How Do Your Kids Act When You’re Not Around?


Don’t we all wish we could be a fly on the wall when our kids are in social situations with their peers? The way that our kids react when we’re not around is so important to their moral fiber. It’s also indicative of how we parent. If we tend to control our kids rather than guide them and let them learn, we are more likely to end up with kids who are outwardly obedient, yet inwardly defiant.

The Ezzos offer this as a warning flag in Parenting the Middle Years, the book that comes after Growing Kids God’s Way and On Becoming Childwise. (It’s directed toward parents of kids ages 8-12.) This is what they say about this warning flag:

“Warning flag one: your child does not follow the family standard outside of your presence (or the presence of others who know and represent your family values) …. When your middle years child becomes characterized by not caring who sees him or what he is doing, especially when he is around people who are familiar with your family’s values, then the child’s problem is one of shame — the lack of it,” (Parenting the Middle Years, p. 75.)

Essentially, our kids — no matter their age — should care what people think. If we know we have done our job in teaching them the way we think they should act, we can expect that they will carry this with them wherever they go. Some indiscretions will happen for sure. But on the whole, we should be able to expect that our kids behave appropriately.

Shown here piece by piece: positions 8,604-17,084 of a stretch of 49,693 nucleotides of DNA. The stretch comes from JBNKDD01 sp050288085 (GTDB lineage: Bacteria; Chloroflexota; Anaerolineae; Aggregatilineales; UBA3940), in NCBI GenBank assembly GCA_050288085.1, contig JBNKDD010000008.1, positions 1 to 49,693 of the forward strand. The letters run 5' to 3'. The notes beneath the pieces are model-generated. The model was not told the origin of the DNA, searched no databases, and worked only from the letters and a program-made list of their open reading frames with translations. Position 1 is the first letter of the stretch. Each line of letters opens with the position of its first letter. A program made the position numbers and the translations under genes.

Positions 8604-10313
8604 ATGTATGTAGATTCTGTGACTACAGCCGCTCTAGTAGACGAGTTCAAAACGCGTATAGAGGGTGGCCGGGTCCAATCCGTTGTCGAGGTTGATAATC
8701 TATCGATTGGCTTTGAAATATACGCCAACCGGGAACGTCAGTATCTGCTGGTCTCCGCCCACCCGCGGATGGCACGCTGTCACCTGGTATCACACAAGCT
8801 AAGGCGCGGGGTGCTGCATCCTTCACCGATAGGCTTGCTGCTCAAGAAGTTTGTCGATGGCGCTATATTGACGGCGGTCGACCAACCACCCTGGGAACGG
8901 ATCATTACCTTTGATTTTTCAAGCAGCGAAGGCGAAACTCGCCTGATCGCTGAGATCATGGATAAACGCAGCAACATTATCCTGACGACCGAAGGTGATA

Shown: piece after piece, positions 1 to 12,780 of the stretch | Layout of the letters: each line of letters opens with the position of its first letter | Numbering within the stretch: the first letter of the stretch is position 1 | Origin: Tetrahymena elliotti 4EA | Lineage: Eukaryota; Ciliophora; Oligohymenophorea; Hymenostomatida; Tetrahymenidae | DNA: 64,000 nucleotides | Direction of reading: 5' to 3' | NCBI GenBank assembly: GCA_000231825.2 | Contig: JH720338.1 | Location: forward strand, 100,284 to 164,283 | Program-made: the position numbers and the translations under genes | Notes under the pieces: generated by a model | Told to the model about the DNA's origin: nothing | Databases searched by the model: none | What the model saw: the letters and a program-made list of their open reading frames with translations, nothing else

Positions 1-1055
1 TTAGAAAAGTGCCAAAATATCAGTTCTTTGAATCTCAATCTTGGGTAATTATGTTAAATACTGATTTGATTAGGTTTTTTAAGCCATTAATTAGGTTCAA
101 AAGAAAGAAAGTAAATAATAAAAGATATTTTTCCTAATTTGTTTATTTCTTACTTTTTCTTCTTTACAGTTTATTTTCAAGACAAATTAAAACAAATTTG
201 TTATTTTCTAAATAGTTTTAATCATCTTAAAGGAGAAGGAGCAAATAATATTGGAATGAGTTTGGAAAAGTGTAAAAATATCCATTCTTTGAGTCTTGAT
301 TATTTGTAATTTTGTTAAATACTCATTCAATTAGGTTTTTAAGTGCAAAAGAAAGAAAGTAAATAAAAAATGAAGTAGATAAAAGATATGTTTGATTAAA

So I suppose the question becomes, How do we find out how our kids act when we’re not around? Our friends can be very helpful in this endeavor. But more than that, listen intently when anyone comments on your child’s behavior. Ask questions. A mom from our homeschool co-op came up to me recently and told me how polite my kids are. Of course, I was appreciative of the comment. But I had to ask more. I wondered what the scenario was that helped her come to this conclusion. We are working on “thank you” at home as my kids seem to have forgotten the value of this phrase. But they almost always say “please” when asking for something, especially from a near-stranger. She also commented on how patient they were when or before they were asking for something.

You might also call upon other people in your child’s life: teacher, coach, scouts leader, etc. Ask them to tell you honestly how your child acts when you’re not around. Then ultimately, if you hear anything negative, you can make that priority number one in what you teach the child.


  1. I know what your saying. My problem is I always cared too much about what other people thought of me and this can sometimes be a bad thing. How do we get the balance that our children want to behave well but that they then don’t worry about what people think of them in a bad way (do know what I mean)?

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